Tate: This is Tiffany Beamer.

Beamer: I’m a partner at OLIN [and a] landscape architect, and I’ve been involved in the Engineering VI building since 2013 with MRY [Moore Ruble Yudell].

Tate: Beamer said that an outdoor space for this building makes sense because of LA’s ever-sunny weather. She also believes that at a university some of the most interesting conversations people will have will occur outside a classroom, and the garden provides a more casual setting for those encounters.

Beamer: There are opportunities to gather serendipitously with other people and talk about something without being under the pressure that you might be in in a classroom or a lecture setting. And to the extent that the landscape, not only of this building but of the larger campus, can facilitate those kinds of interactions, I think it only makes the experience at school better.

Tate: Beamer said that the garden is comprised entirely of California native plants, which suits the building’s interest in maximizing efficiency. She also highlighted another detail that integrates this space into the larger campus fabric — its paving.

Beamer: When one is walking around UCLA you see this pretty standard palette of sort of a beige, buff colored concrete and brick. UCLA actually has its own blend of bricks. It’s a series of sort of reddish colors that come together in a blend that’s used everywhere at UCLA. And one of the things we did in this project and with Engineering V and the Portola Steps, is that we took those palettes that we needed to use at the university and gave them a little more of a contemporary pattern… As you approach this project and enter into the precinct and look down, you’ll see that the materials used everywhere else on campus are woven together in a slightly more modern and contemporary way.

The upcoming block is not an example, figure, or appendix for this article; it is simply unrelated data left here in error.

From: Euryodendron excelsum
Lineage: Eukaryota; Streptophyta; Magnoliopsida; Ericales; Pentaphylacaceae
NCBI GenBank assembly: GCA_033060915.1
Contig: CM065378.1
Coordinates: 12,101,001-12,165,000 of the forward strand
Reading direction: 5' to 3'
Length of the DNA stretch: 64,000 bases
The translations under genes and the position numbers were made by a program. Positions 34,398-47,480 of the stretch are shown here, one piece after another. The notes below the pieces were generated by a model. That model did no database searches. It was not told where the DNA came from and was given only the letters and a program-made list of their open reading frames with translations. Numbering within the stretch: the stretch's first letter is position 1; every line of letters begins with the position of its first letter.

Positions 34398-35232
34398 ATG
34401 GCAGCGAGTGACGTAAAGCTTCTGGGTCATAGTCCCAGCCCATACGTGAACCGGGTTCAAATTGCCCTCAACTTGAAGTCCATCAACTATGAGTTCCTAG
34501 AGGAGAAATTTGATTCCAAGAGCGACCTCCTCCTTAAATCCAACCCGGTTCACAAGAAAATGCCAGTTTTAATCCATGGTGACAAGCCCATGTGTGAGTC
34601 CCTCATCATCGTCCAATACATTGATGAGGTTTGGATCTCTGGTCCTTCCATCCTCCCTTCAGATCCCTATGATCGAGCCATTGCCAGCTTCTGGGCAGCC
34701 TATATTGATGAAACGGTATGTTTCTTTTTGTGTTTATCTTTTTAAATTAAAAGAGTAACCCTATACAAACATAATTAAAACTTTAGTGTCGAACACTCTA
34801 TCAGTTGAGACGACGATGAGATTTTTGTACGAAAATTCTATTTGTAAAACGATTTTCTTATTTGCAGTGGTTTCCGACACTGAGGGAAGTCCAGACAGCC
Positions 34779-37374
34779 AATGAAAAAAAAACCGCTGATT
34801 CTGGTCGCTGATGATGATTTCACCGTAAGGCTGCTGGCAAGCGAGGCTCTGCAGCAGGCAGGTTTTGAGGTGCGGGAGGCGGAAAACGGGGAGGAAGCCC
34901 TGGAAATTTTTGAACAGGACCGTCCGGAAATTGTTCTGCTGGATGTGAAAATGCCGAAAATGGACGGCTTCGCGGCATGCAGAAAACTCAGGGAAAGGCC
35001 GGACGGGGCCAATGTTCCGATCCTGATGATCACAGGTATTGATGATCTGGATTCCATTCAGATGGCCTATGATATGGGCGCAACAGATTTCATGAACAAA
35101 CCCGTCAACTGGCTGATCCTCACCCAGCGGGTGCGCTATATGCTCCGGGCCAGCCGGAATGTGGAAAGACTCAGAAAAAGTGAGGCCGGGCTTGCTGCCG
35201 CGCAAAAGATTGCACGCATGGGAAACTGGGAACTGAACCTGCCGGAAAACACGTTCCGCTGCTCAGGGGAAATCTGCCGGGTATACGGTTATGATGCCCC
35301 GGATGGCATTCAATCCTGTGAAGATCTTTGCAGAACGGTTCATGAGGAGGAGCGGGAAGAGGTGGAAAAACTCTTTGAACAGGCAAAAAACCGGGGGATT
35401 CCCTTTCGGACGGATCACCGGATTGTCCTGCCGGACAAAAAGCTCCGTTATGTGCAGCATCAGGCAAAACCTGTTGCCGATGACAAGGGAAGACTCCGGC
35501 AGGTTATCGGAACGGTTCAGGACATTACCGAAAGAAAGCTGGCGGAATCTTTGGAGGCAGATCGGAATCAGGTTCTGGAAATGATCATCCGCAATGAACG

Tate: By combining traditional design elements with the leading technology of its time, the Engineering VI building attests to UCLA’s ability to adapt to changing circumstances without compromising its core values. It’s the same winning combination that has made the School of Engineering one of the leading programs of its kind. And it’s a fitting message for those entering the western gateway of campus seeking to know what this university is all about.

For Daily Bruin Radio, this is Savannah Tate. Join us next month for another episode of Hidden Wonders.